• Manuscripts should be accompanied by a cover letter that includes a brief biography of the author, including publishing history. The letter should be addressed to either Stacy Whitman or Cheryl Klein, and should also state if the manuscript is a simultaneous or an exclusive submission.
  • We’re looking for middle grade (ages 8-12) and young adult (ages 12 and up) books. We are not looking for chapter books (ages 6 to 9) at this time.
  • Be sure to include full contact information on the cover letter and first page of the manuscript. Page numbers and your last name/title of the book should appear on subsequent pages.

Graphic Novel Submissions:

  • Please include a synopsis and first three chapters (or equivalent—up to 20 pages of script) of the graphic novel script. Do not send the complete manuscript.
  • If you are also the illustrator, please include art samples with a sample storyboard in PDF or JPG format.
  • Do not include illustrations unless you are a professional illustrator.
  • Manuscripts should be accompanied by a cover letter that includes a brief biography of the author, including publishing history. The letter should also state if the manuscript is a simultaneous or an exclusive submission.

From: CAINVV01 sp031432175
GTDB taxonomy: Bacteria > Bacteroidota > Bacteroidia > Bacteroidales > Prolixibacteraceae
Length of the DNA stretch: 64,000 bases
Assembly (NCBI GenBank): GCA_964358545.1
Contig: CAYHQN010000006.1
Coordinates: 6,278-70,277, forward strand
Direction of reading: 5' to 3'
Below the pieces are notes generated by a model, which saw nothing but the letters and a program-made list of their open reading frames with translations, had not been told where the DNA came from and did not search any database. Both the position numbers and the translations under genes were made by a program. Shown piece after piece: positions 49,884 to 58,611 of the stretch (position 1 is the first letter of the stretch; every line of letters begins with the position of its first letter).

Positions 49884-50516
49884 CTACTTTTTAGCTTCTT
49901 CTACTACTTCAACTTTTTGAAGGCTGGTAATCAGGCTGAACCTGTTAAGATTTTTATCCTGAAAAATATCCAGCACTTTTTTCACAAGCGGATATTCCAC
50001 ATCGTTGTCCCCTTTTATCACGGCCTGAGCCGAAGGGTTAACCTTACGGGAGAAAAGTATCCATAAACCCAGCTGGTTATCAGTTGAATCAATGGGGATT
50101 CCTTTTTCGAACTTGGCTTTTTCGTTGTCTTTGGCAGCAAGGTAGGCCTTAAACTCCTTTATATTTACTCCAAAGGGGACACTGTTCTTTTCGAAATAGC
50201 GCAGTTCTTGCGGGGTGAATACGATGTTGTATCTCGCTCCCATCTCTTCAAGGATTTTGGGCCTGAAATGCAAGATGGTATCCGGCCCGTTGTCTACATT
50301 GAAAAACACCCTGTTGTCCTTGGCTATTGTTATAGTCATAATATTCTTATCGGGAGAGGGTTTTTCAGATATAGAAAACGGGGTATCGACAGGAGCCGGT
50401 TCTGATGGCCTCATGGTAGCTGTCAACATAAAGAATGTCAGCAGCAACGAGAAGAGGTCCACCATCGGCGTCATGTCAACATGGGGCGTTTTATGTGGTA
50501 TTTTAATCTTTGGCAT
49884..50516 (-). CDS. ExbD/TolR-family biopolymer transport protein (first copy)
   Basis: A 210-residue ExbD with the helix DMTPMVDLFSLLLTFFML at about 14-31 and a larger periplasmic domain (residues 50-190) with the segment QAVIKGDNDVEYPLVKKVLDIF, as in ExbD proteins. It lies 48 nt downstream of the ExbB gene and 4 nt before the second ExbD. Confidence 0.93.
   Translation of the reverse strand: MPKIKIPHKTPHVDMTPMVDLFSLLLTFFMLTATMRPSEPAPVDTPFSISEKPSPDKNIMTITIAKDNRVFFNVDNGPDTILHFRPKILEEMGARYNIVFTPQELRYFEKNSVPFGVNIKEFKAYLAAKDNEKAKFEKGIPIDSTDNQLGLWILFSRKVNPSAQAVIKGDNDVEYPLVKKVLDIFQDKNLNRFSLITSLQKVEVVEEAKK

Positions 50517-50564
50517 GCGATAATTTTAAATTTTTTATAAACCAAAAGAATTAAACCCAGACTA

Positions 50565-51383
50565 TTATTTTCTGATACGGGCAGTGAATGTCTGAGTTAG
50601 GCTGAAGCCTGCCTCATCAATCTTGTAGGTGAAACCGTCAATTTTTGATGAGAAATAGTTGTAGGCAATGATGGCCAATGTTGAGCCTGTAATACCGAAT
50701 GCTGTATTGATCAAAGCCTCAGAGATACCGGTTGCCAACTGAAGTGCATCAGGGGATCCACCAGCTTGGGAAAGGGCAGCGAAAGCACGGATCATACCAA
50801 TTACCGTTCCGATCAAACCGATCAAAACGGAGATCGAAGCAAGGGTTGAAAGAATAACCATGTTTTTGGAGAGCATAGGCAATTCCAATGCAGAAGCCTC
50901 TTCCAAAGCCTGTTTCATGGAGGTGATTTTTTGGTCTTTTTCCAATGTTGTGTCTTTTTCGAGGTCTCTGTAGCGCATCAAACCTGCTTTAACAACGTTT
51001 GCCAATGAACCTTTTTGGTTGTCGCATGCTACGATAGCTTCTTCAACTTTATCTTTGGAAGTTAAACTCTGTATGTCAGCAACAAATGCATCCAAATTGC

• Be sure to include full contact information on the first page of the manuscript. Page numbers and your last name/title of the book should appear on subsequent pages.

Tu Books accepts submissions electronically. Please go to our Submittable page to submit your manuscript electronically.

If you would rather send your submission via snail mail, you may address it to: 

Submissions Editor, Tu Books
LEE & LOW BOOKS
95 Madison Avenue, Suite 1205
New York, NY 10016

ALSO NOTE that for new writers of color, our New Voices Award (for picture books) and New Visions Award (for MG/YA novels & graphic novels) writing contests are opening soon for submissions! If you’ve never published a picture book before, New Voices opens May 1. If you’ve never published a MG or YA novel or graphic novel, New Visions opens June 1. Information for both contests’ submission guidelines will be updated on the L&L website soon, so check back.

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The state of MG vs YA when YA is so much older now

Let’s talk about middle grade books, young adult books, and that liminal space between, that magic spot of readers ages 10-14 who read up. 

There’s a certain kind of voice you expect from a YA book that tells you “this is about a teenage experience.” It’s different from the exploring/discovery of the world voice we generally hear in MG—it’s more mature, sometimes more cynical. It’s not an adult voice, but it is no longer the voice of a child.

YA has been aging up for about 15-18 years now. In the early 2000s, we called books like Holly Black’s “edgy,” but that sensibility is now par for the course in YA, and generally the books you see shelved in the YA section of a bookstore star protagonists who are 15, 16, 17, 18—very few YA novels star 12-14-year-olds anymore.

This coincided with the vast numbers of YA readers becoming adults, as well—last we heard, more than 80% of YA readers are over 18, purchasing books for their own reading, not that of an actual teenager in their life.